The current status of African American females in higher education is important to be studied in detail in order to conclude on possible changes in women’s access to receiving academic degrees. According to the data collected and analyzed by National Center for Education Statistics (2016), the percentage of African American female students enrolled in postsecondary educational institutions increased from 19.1% in 1985 to 35.7% in 2015. For African American males, this percentage changed from 20.2% in 1985 to 34.1% in 2015 (Figure 1). It is possible to observe that the number of African American female students studying in colleges is slightly higher than the number of African American male students (National Center for Education Statistics, 2016). However, while comparing the data for African American and white female students, it is important to note that in 2015, 44.5% of white females were enrolled in U.S. colleges in comparison to 35.7% of African American female students (Figure 1).
While discussing the situation regarding the enrollment of women of color in colleges, it is possible to focus on the tendency typical of higher education in the United States: the number of women studying in postsecondary institutions is higher than the number of men. According to Garibaldi (2014), this tendency can be observed since the 1990s. Nevertheless, the number of African American female students who received degrees during the period of 1990-2012 is low while comparing it to the number of white women who received the same degrees (Iloh & Toldson, 2013). Felder and Barker (2013) noted that, despite the improved access of women of color to higher education, the observed racial disparity does not allow for speaking about removing all barriers for Africa American women to obtaining a degree. In spite of policies oriented to increasing the enrollment of African American female students in colleges and universities, the graduation rates for women of color are also low because many of them leave institutions without receiving diplomas because of a range of factors and barriers (Bartman, 2015). The literature and statistics demonstrate that there is still a gap in the number of African American female students receiving degrees in comparison to white females.
Researchers are also concentrated on the current status of African American female leaders in higher educational institutions. Wallace, Budden, Juban, and Budden (2014) paid attention to the fact that the lack of African American females at faculties of different institutions is one of the reasons for the limited number of black female students in these colleges and universities. A positive tendency can be observed only with reference to historically black institutions and community colleges (Jackson, 2013). According to Davis and Maldonado (2015), both African American females and males became presidents of or took leadership positions in about 90 historically black institutions, but the percentage of African American female leaders in postsecondary institutions is only about 4-6%. Furthermore, when women of color seek for a position in a predominantly white institution, they usually face significant barriers (Wallace et al., 2014). This tendency is associated with the comparably low number of women of color involved as tutors or professors in predominantly white institutions. From this perspective, the literature accentuates a significant gap in the representation of not only black female students in colleges and universities of the United States but also black female faculty members and leaders.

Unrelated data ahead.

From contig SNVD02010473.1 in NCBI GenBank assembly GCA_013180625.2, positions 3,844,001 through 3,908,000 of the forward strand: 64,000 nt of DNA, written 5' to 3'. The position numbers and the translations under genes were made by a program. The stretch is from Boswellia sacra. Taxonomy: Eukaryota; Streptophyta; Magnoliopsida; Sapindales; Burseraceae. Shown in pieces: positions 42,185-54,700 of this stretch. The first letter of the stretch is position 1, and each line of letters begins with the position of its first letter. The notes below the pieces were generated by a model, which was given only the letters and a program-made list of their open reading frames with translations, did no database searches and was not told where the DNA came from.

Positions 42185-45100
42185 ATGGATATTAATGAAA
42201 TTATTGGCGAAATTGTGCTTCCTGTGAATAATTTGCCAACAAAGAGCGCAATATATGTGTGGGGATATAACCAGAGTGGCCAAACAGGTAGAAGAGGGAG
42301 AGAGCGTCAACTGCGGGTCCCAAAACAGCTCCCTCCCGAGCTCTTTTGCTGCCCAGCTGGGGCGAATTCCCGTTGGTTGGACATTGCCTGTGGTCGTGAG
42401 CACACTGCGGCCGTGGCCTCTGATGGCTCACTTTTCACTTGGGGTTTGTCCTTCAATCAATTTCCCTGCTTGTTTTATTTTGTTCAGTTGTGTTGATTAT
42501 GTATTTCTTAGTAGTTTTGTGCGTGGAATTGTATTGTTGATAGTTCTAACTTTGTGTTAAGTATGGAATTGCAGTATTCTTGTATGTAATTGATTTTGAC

Lack of Organizational Commitment
The review of the literature on the topic of African American women in higher education indicates that researchers are interested in studying causes and factors that can be associated with black females’ impossibility to graduate from U.S. colleges and universities even if they were successfully enrolled in institutions. According to Bartman (2015), the problem is in the lack of commitment and motivation because of observed barriers and challenges. Thus, Felder and Barker (2013) stated that many African American females choose to leave institutions before graduating because of facing such problems as discrimination, prejudice, the lack of support, economic problems, and family issues, including marriage and pregnancy. McCoy (2014) noted that many black females are not aware of their opportunities for the future career development if they obtain a degree because of being afraid of bias and obstacles. Furthermore, having economic and social barriers, African American women can demonstrate the lack of commitment because of focusing on professions that do not require specific education or on their families. All these factors seem to influence the level of black female students’ commitment to studying in postsecondary institutions.